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Area author creates a book about healing

Draws on own experiences
beaton 72
New book "is a very personal story of our family’s walk through many losses and the impending grief," says its author.

YORKTON - Peg Beaton has penned a book that draws on her own experiences to tell a story of healing. 

The oldest of 10 children, Beaton was born on the Air force base in Claresholm, AB during WWII. She grew up in Rutland, part of Kelowna today, and graduated from Immaculata High school in 1962, moving on to Notre Dame from 62 -67, the first year as lay person and the other years as a nun.   

“I went into the convent from 1963 to 1969,” she said, but then met her husband to be in 1970 and married having a family of three and a son from her husband’s first marriage. 

The book tells the rest of the story for the next 44 years. 

“This is a very personal story of our family’s walk through many losses and the impending grief,” said Beaton a counsellor with Parkland College from 2002-2010, and the Executive Director of Yorkton Transitional Homes for Youth from 2010 to 2017. “It is a self -help book as well.  

“I have used our story to help others understand what grief and loss can do to us and how we can get through it. There is a summary of the losses and stages of grief at the end of each chapter and an appendix which is the basic content of my three-day workshop ‘Healing from Grief and Loss’. 

Information on the book at delves into the story more. 

“In 1976, the life of a busy mother of three changed forever,” notes the website. “After Peg Beaton’s twenty-month-old son was diagnosed with leukemia and given two months to live, she and her husband embarked down an unpredictable path lined with emotions they did not understand or know how to deal with.  

“Forty-four years later, she now has a better understanding of grief and how it affects each of us in different ways.  

“In a touching resharing of her family’s story, Peg details their personal journey with the hope of helping those suffering through losses both big and small to first understand and process the powerful emotion of grief, and then move into an acceptance stage to embrace a new direction filled with peace and joy. Included are chapter summaries and an appendix that provide valuable insight into the process of grief and empower those suffering to move from an existence fueled by fear and negativity into a state of positivity that welcomes peace, joy, and fulfillment. Healing shares the personal story of a family’s journey through loss and grief to help others understand the grieving process and ultimately heal.” 

The motivation to write the book, her first, was straight forward for Beaton. 

“The story came from our lives trying to keep a family together when three-out-of-four families with a terminally ill child end up in separation and divorce,” she told Yorkton This Week.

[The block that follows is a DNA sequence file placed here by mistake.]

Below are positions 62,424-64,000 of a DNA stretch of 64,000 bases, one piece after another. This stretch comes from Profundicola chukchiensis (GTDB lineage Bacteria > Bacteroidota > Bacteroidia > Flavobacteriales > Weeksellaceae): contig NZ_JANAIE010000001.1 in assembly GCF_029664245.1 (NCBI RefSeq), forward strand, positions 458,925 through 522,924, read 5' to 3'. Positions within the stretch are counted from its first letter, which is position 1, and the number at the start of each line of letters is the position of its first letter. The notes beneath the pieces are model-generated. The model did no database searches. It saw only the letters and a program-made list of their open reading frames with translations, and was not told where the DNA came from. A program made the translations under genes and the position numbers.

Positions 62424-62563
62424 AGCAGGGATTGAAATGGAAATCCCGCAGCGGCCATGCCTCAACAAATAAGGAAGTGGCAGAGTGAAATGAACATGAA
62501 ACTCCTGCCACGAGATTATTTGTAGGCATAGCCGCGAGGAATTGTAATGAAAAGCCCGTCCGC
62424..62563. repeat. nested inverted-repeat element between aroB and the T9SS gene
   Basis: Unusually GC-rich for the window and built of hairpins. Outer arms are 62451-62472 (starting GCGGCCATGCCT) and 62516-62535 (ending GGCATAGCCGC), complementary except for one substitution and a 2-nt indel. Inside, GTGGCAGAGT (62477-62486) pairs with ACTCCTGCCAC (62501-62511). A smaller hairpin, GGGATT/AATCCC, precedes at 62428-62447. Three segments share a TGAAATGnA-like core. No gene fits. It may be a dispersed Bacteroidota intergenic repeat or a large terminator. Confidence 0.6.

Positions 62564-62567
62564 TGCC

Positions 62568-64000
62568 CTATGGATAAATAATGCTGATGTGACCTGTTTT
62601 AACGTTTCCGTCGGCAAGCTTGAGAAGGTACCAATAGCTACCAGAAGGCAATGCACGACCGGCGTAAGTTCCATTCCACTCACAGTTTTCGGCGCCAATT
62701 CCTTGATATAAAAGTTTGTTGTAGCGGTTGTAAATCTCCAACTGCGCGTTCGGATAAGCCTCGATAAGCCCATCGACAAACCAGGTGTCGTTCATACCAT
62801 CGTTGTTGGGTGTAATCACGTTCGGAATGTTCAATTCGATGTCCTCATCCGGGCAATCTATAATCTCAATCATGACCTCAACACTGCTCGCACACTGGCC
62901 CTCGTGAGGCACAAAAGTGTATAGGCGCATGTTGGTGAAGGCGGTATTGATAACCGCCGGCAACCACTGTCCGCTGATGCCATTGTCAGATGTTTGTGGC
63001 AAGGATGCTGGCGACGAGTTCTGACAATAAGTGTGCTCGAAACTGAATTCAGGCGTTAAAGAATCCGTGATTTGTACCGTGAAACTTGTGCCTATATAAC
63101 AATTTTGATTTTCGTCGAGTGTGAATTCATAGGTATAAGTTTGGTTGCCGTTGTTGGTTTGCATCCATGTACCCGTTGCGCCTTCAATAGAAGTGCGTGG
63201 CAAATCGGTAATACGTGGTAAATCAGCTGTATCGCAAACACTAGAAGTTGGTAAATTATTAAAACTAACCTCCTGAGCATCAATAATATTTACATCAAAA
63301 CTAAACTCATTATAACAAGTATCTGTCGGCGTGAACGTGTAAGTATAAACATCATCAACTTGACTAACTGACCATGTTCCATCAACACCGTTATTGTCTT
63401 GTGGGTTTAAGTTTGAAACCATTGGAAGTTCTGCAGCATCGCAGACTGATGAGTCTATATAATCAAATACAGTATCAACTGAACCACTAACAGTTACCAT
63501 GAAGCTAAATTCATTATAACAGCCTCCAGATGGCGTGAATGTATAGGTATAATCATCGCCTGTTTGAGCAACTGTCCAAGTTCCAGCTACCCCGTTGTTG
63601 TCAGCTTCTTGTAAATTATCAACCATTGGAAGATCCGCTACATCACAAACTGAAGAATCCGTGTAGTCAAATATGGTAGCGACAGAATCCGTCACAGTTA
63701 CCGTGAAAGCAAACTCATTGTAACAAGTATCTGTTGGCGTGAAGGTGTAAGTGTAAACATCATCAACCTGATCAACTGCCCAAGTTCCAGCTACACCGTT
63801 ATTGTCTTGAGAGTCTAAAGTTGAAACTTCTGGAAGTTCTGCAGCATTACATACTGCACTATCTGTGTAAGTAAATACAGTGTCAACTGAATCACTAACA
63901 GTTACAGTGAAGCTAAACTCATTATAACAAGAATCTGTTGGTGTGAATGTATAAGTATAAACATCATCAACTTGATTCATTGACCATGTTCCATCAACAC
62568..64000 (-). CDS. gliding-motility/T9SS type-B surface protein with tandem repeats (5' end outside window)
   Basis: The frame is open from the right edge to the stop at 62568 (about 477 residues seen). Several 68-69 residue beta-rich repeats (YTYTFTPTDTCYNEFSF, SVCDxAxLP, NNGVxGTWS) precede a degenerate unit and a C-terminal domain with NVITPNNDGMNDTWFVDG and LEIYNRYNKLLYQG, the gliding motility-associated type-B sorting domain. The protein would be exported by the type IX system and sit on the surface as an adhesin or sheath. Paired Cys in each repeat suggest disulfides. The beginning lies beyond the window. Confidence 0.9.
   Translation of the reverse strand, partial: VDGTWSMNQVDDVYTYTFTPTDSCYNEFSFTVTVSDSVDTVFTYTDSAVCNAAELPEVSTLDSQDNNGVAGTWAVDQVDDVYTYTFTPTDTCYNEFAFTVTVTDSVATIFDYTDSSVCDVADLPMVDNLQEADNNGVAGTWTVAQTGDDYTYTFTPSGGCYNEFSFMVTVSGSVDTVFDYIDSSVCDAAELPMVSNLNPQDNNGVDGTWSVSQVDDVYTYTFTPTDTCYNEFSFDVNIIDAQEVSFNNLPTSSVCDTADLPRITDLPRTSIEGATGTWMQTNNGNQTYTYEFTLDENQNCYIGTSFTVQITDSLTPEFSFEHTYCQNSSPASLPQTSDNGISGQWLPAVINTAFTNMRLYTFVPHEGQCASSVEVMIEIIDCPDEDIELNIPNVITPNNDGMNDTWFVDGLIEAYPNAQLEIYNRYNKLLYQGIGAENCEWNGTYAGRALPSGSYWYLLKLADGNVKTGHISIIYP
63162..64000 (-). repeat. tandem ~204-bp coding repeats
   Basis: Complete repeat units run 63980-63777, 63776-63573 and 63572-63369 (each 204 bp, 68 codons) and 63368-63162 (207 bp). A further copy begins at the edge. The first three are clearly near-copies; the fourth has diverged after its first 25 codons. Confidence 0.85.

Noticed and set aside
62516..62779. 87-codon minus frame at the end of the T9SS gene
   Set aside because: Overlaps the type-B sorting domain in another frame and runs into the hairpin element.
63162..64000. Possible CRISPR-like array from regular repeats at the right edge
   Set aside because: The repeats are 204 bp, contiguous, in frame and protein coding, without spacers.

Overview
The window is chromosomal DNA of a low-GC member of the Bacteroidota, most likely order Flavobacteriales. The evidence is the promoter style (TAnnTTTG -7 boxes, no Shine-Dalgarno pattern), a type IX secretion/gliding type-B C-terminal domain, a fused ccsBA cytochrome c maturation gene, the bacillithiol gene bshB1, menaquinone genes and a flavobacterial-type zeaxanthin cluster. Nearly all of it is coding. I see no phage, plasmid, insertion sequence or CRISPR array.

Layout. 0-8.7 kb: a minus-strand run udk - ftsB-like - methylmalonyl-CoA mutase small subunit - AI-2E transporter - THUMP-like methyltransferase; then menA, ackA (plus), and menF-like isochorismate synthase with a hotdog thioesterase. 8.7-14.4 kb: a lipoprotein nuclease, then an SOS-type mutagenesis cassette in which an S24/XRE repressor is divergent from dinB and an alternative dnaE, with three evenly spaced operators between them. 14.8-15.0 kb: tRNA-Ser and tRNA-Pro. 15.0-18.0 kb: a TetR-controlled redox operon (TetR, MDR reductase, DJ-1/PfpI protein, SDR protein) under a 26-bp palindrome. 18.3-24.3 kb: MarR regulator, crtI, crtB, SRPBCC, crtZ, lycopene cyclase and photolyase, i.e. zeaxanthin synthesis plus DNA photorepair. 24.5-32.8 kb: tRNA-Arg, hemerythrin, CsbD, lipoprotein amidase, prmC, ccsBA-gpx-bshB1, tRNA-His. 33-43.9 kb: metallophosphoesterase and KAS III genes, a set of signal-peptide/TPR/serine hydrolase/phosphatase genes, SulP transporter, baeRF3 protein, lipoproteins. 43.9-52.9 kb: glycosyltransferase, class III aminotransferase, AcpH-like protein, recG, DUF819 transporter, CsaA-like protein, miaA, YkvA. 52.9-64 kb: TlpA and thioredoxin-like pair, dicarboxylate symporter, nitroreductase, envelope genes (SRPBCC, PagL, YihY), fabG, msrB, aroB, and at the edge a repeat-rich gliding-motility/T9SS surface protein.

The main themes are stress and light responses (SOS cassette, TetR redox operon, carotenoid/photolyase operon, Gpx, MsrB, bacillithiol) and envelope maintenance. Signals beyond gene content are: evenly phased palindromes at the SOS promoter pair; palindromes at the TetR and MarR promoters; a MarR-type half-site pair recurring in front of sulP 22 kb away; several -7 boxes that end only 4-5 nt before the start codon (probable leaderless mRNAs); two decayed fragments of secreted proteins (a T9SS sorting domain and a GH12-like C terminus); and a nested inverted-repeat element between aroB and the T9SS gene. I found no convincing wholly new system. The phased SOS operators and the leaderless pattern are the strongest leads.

“. . .  I have learned over the years of coaching and counselling how few people understand what happens when they lose something, anything. We get stuck in the grief and our lives become chaotic and we wonder what is wrong with us.  

“No one has made us aware or helped us to understand this is a natural and normal process we can learn to manage. This book does that! We can get through these stages and we can heal and live a new life without an aching heart.” 

The book is one Beaton said evolved over time.  

“I have been talking about the book for a long time,” said the author who now lives near Churchbridge. “I had it completely outlined when our son was diagnosed with a brain tumour in 2013.  

“I stopped as the journey was not over. There was more to this book. 

“In October of 2020 I committed to writing every morning Monday to Friday. There were some days I could not get three hours in as it was somewhat emotionally draining but by Jan. 31, I was completed. “ 

The writing was at times its own challenge.   

“For me the most challenging part was working through the memories as I wrote about them,” offered Beaton. 

Then it was time to look for a publisher, another new experience among many Beaton faced with the project. 

“As this is my first book it has been like taking a university course as everything involved is new and has its processes,” said Beaton. “It has been as much work after the writing as the actual writing. So here we are a year later. “ 

Now out for readers Beaton said she is satisfied with what she has penned. 

“I have done what I wanted,” she said. “To tell a story that people could relate to in their own lives at the same time as giving them awareness and understanding of grief and how it affects our lives.  

The added appendix gives readers a reference to the grieving process so they can learn more at the same time, she added. 

“I am very happy. With self publishing through Balboa Press I have had the opportunity to have input through all the processes and the final say in everything. They have been great to work with,” said Beaton. 

So who is the target reader? 

“Really any individual 18 and over that has experienced a loss in their lives can benefit from it -- families who are dealing with terminal illness, suicide, death, loss of health or jobs - people dealing with depression or issues with anger,” said Beaton. 

“At this time with COVID and lockdowns it helps people understand their feelings from all the losses we are experiencing and how they can process it for better mental and emotional health.” 

The book is available at Balboa Press Bookstore, Amazon and Barnes & Noble in e-book, soft and hardcover. It will also be coming out as an audio book.